Regenerative therapies to treat retinal dystrophies
- Grant holder: Professor Rachael Pearson Cobbold, Professor of Developmental Neuroscience
- Institution: King's College London
- Grant award: £29,948
- Start date: June 2019
- End date: May 2023
Why is this research needed?
Retinal dystrophies are a leading cause of untreatable blindness in the developed world. They are characterised by photoreceptor degeneration and include conditions such as retinitis pigmentosa, macular degeneration, and diabetic retinopathy.
Photoreceptors are light-sensing neurons located in the retina, at the back of your eye. These are highly specialised cells that are prone to damage and which, once lost, cannot be replaced. Currently, there are few effective therapies and the majority attempt to slow down vision loss.
What are photoreceptors?
The retina contains specialised cells that respond to light called photoreceptors. There are two types of photoreceptors: cones and rods. The human eye has about six million cones and 120 million rods.
The cones' main function is to detect colour and they are most sensitive to green, red, and blue. Cones send signals to the brain which translates them into the perception of colour. Cones work only in bright light, which is why distinguishing colours in the dark is more difficult.
Rods are the cells in the retina that are sensitive to light, darkness, movement, and shapes.
What is the aim of the project?
Regenerative therapies, aim to reverse vision loss by replacing the dying cells. This field has made significant progress with the development of transplantation of stem cell-derived photoreceptors, with several studies already moving towards clinical trials. However, at present, the process of producing stem cell-derived retinal cells in vitro is costly and time-consuming.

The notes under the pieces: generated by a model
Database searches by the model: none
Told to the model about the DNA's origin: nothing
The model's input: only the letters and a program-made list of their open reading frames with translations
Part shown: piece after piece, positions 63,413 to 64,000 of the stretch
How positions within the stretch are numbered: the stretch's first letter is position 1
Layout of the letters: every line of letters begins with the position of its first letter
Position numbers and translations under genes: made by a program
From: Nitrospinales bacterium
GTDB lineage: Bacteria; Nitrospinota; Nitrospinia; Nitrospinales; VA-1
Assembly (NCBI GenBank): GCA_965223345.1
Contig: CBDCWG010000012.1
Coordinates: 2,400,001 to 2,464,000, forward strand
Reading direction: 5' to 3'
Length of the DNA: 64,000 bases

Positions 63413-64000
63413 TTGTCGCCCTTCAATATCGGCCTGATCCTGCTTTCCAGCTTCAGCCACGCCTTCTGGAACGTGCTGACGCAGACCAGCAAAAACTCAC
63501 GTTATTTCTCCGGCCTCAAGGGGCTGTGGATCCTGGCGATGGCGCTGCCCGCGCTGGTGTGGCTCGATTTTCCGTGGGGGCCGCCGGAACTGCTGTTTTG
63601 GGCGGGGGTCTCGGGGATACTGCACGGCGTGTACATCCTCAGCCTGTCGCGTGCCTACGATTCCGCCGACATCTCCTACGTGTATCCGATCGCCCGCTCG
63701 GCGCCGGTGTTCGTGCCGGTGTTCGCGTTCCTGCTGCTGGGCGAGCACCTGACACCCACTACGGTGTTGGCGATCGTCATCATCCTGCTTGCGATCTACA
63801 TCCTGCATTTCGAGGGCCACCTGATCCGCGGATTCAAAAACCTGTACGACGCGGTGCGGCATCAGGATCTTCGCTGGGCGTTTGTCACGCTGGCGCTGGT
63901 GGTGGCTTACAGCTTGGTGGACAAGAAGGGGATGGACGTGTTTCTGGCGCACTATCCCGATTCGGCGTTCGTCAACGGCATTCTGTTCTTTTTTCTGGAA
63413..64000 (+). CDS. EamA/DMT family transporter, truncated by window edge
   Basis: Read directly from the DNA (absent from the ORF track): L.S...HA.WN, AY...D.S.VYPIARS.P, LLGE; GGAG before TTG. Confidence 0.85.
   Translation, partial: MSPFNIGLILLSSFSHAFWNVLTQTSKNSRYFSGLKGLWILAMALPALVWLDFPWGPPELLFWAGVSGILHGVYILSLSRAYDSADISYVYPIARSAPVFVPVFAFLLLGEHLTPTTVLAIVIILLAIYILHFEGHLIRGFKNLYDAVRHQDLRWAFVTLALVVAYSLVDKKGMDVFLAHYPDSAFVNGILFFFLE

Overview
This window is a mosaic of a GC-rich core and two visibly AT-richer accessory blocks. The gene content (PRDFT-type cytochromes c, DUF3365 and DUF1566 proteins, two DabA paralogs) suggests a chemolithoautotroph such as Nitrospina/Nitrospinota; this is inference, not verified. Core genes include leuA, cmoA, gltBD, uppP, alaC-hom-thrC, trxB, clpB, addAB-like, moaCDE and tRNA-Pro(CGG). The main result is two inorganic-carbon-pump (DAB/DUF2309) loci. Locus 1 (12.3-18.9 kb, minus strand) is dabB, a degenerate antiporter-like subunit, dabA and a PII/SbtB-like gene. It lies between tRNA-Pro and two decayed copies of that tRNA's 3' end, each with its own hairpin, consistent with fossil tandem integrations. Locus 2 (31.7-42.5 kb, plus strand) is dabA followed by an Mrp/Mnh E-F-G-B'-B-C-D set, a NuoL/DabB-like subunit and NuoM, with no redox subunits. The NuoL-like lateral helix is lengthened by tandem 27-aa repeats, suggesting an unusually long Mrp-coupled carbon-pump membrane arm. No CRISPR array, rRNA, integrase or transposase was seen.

An attractive, but unproven, alternative is to try to unlock the potential for making the retina repair itself. Although the human retina, as in most mammals, is very bad at repairing itself, this is not the case for lower vertebrate species, like fish and frogs. These species have a remarkable capacity for repair after damage. Studies of fish and frogs have revealed key signalling pathways involved in the retinal repair mechanisms. One involves a type of support cell in the retina, called the Müller glia, which retain stem cell-like properties that allow them to re-enter the cell cycle after injury and produce new neurons (nerve cells), including photoreceptors. Importantly, it is even possible to reactivate some of these pathways in the mammalian retina but, so far, regeneration has been fairly limited.
To date, almost all of these studies have been in healthy retinas or in experimental models of disease and injury, rather than of progressive photoreceptor loss, as occurs in many forms of inherited retinal degeneration. However, Müller glia behave very differently in response to acute injury and progressive degeneration.
Professor Rachael Pearson and her team are seeking to target one of the key regenerative signalling pathways and reintroduce it into Müller glia in the diseased mammalian retina. They have made genetic tools to manipulate the expression of specific genes (the set of instructions used to make a particular protein), which they predict will push Müller glia back into the cell cycle and attempt to generate new neurons.
How will this research help to beat sight loss faster?
Based on their preliminary findings, they will test the hypothesis that Müller glia in retinas undergoing progressive photoreceptor loss have the capacity for sustained regenerative responses and that this might be used to treat retinal degenerations in humans, therefore preventing blindness due to photoreceptor degeneration.
Retinitis pigmentosa is the most common inherited retinal dystrophy. You can find more about its causes and symptoms here.
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